Influenza in the US, week 23

The Centers for Disease Control and Prevention has published their weekly analysis of influenza activity for the week of 7-13 June 2009. They conclude that

…influenza activity decreased in the United States, however, there were still higher levels of influenza-like illness than is normal for this time of year.

During week 23, 38.7% of specimens (2,765 out of 7,149) tested positive for influenza virus. Of these, 82% (2,263) were identified as the pandemic H1N1 strain. The H3N2 strain, and last season’s H1N1 strain, accounted for only 21 and 22 of the positive specimens, respectively. These results are shown in the following graph:


The numbers raise at least two questions. First, the seasonal H3N2 and H1N1 strains are clearly disappearing. Is this because it is the end of the influenza season in the northern hemisphere, a time when influenza typically drops to very low levels? Or is it because the older viruses are being ‘forced out’ by the new pandemic strain? The fact that the pandemic H1N1 strain is also supplanting last year’s strains in Australia suggests that these viruses will not return in the fall.

The other question is why the pandemic H1N1 strain continues to cause a significant number of infections in the northern hemisphere in June. We’ve previously discussed how temperature and humidity are believed to be important factors in determining the seasonal patterns of influenza in temperate climates. Clearly the 2009 pandemic strain isn’t following these ‘rules’. Neither did the 1918 pandemic strain. Could it be that seasonality of  influenza is regulated not only by temperature and humidity, but also by levels of population immunity? Perhaps, after a season of influenza, the high levels of immunity coupled with high temperatures and humidity together lead to reduced disease in the summer. Because population immunity to a pandemic strain is extremely low or nonexistent, the virus can circulate even in conditions of high temperature and humidity. This hypothesis is undoubtedly an oversimplification, and other factors, such as transmissibility, are also likely to play a role. For example, the pandemics of 1889, 1957, and 1968 did display seasonality in the northern hemisphere – see Figure 1 in the paper cited below.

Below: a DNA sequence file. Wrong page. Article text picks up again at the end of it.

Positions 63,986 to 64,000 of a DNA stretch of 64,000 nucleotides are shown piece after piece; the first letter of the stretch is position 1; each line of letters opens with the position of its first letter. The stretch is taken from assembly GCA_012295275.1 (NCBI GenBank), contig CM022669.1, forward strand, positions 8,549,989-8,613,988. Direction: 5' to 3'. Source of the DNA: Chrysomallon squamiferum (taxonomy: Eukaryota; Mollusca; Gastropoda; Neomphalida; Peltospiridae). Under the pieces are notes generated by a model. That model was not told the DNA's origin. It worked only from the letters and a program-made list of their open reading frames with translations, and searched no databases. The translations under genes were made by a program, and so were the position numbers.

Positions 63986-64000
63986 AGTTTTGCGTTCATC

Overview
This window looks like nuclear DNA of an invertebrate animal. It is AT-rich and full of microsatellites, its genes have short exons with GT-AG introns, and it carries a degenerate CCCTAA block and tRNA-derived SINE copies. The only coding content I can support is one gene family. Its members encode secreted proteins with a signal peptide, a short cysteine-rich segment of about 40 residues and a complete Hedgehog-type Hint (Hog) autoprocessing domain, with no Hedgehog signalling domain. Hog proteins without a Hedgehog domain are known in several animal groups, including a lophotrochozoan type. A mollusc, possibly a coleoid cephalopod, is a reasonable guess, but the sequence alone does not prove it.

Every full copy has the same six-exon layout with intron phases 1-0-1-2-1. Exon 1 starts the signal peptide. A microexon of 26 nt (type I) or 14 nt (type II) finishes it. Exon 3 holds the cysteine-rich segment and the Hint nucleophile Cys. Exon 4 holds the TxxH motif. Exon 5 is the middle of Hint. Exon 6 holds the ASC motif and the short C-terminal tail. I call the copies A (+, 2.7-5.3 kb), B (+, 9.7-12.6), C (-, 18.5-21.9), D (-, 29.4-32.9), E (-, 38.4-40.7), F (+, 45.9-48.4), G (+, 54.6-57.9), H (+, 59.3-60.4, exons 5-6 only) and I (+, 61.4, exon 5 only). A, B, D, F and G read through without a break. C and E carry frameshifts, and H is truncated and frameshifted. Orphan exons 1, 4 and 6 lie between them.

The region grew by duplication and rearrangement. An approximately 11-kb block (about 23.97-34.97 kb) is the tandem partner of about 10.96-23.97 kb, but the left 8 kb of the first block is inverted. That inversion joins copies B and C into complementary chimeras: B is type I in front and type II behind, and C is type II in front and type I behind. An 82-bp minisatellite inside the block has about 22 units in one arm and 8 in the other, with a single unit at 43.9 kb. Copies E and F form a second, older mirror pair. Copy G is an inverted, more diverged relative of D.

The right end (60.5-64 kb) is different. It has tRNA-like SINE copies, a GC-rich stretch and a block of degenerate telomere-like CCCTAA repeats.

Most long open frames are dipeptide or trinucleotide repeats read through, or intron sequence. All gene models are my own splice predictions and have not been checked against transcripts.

Miller, M., Viboud, C., Balinska, M., & Simonsen, L. (2009). The Signature Features of Influenza Pandemics — Implications for Policy New England Journal of Medicine, 360 (25), 2595-2598 DOI: 10.1056/NEJMp0903906

12 thoughts on “Influenza in the US, week 23”

  1. Vince,

    Look at the chart you posted. Notice how both the total number of cases and the percentage of positives are as high as the highest levels (or nearly so) from this past flu season. I don't understand how the CDC can say that influenza is “declining”. From where I'm sitting, it looks like its going like crazy. Can you explain this? Am I missing something?


    — Lenn

  2. I don't know exactly how CDC prepares its conclusions, but they do
    seem to make statements on a weekly basis. Therefore, the total
    influenza positives did decline from week 22 (40.2%) to week 23
    (38.7%). The graph shows total number of samples and the positive
    samples for each strain. Here are the percent positive samples for
    each week: 15 (6.2%), 17 (13.2%), 18 (11.9%), 19 (15.1%), 20 (22.4%),
    21 (31%), 22 (40.2%), 23 (38.7%). The percent positive samples don't
    jive with their conclusion; perhaps they are also looking at other
    data – number of states with extensive spread?